Oh, and always remember to call mom at least once a week. I still think she knows everything. The number one blessing of being in our family is knowing you have a support system always—no matter what.  Leggings are never a substitute for pants, unless you’re wearing a long top that covers your butt or it’s an 80s party or you’re running a marathon.  When your friend asks if she looks fat and she does, say the outfit just isn’t her color or style. Don’t date drummers; it’s a cliché for a reason. Have a designated driver or a cab ALWAYS- NO EXCUSES! Even though I know you won’t be having sex until you’re 40 and married, just know condoms are non-negotiable.  Have daddy go with you to help pick out your first apartment so he can check out how everything works. Have mom go with you to make sure you’ll have everything you need, because she thinks of everything.

 

And I love you tons.

 

xoxo,

 

Aly  

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Because Sometimes I Need a Little Kick in the Keister

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Have you ever wondered why they call exercising “working out”?  I’m no etymologist, but I do notice that the word “work” is inside of it.

Webster’s Dictionary defines work…ok, just kidding. Dictionary.com defines work as “Exertion or effort directed to produce or accomplish something.” Exertion? Effort? Ugh. I thought that I heard I could just walk around the park a couple times and the weight will just melt off.

I apologize if you feel like I’m saying something that is just too obvious that it insults your intelligence, but I figure that if this took some learning for me, maybe someone out there needs to hear it.  You are not going to lose a substantial amount of weight from a leisurely stroll around the park once a week. You are not going to lose it by parking further back in the parking lot.  You are not going to lose it by taking the stairs to your second-floor dentist appointment every six months.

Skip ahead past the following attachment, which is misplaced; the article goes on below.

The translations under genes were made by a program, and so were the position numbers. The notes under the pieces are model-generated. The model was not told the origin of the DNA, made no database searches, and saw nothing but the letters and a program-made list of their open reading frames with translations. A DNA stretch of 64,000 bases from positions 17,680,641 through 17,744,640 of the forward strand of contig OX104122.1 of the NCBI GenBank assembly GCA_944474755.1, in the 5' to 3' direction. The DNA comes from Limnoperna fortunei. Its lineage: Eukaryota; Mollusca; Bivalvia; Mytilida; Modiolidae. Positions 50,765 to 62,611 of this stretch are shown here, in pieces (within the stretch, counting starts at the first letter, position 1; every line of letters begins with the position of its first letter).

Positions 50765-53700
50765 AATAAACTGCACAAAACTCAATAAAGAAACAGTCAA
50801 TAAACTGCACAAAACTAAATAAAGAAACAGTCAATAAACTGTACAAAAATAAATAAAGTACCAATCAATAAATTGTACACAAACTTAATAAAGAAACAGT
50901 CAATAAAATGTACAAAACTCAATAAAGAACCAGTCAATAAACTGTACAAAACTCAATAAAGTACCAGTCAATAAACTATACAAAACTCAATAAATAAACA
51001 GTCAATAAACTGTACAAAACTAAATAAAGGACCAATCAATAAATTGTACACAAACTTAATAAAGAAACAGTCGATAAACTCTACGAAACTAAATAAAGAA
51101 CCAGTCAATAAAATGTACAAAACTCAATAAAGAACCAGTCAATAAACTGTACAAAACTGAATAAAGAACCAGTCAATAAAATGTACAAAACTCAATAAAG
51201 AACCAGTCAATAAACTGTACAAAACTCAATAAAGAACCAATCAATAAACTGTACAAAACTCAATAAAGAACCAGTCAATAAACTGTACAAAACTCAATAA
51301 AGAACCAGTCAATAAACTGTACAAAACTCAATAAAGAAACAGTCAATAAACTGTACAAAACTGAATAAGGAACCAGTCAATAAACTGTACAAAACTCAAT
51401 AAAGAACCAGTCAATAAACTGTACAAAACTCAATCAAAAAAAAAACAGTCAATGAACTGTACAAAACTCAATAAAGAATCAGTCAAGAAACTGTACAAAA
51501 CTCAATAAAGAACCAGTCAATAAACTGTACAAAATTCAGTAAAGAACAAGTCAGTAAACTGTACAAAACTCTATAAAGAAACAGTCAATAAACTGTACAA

Changing your body requires work.  Real work. Sweating, groaning, some serious intensity, and probably some cussing. That lesson was a hard one for me, because I read articles with titles like, “Ten Easy Steps to Weight Loss,” or “Six Easy Things to Do For a Six-Pack.”  I’ve found that anything with “easy” in the title is code for ineffective. Getting in shape is an entire lifestyle change, and there’s nothing easy about it.

There’s a saying that’s all over the Internet to which I absolutely subscribe. You may recognize it because it’s at the top of this post. Or perhaps you’ve gone on the Pinterest “Health and Fitness” category page in the past six months. Or attended one of those inspiration work conferences.